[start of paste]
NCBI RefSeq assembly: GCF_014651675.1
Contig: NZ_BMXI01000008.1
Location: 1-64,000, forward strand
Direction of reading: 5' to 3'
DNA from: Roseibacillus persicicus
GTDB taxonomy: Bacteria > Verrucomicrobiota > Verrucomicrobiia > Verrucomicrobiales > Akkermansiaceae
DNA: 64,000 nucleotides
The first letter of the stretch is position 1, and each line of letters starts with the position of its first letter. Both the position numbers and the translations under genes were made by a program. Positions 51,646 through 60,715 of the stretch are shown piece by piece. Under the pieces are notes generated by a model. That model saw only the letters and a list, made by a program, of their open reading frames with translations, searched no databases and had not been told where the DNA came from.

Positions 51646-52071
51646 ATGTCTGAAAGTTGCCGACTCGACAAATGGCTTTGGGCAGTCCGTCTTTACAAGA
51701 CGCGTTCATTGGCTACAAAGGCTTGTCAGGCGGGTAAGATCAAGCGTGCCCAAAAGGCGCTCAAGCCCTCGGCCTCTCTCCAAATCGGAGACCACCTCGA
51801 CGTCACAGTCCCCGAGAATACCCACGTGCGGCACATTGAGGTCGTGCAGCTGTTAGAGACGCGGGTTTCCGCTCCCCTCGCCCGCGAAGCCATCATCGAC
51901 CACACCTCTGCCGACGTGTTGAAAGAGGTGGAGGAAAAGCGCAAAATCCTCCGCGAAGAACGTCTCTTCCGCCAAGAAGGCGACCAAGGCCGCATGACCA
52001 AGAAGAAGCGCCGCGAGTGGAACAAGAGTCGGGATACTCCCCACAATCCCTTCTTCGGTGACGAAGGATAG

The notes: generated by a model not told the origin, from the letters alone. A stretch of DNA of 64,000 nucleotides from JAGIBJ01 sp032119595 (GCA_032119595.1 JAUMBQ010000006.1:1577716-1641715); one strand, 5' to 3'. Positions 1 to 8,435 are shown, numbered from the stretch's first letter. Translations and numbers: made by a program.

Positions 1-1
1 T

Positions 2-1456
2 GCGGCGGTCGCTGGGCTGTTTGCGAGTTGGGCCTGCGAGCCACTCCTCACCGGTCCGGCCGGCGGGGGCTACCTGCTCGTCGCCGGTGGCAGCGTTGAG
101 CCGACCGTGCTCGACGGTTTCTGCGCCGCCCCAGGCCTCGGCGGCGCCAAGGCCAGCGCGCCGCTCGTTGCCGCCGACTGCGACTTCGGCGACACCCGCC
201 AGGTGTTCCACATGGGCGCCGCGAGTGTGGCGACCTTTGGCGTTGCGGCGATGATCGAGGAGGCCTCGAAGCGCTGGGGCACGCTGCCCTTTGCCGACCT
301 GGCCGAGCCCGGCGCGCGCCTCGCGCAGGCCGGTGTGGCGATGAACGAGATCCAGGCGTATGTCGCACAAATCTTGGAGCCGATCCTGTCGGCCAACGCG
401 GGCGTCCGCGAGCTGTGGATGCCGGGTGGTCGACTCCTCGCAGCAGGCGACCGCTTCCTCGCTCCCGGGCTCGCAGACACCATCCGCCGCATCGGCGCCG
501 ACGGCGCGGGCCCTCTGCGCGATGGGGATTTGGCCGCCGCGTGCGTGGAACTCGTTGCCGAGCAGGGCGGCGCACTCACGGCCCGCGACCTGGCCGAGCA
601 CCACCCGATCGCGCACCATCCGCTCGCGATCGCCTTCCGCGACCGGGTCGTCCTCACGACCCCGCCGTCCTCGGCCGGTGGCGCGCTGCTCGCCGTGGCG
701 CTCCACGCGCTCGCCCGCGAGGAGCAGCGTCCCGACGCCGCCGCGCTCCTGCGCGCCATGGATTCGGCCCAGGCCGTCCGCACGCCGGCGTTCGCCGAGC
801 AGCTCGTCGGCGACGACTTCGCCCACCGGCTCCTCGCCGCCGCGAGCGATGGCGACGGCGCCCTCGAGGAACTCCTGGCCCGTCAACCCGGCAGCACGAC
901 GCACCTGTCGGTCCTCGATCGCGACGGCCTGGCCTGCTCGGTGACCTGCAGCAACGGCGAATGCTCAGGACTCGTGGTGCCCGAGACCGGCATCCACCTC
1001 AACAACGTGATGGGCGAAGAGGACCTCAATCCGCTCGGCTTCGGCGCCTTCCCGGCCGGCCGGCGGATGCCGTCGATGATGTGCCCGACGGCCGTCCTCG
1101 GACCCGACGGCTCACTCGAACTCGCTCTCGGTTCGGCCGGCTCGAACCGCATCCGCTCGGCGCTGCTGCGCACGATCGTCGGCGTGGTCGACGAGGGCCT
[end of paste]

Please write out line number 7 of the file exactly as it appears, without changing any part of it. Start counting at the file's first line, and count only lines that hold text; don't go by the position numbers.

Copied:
DNA: 64,000 nucleotides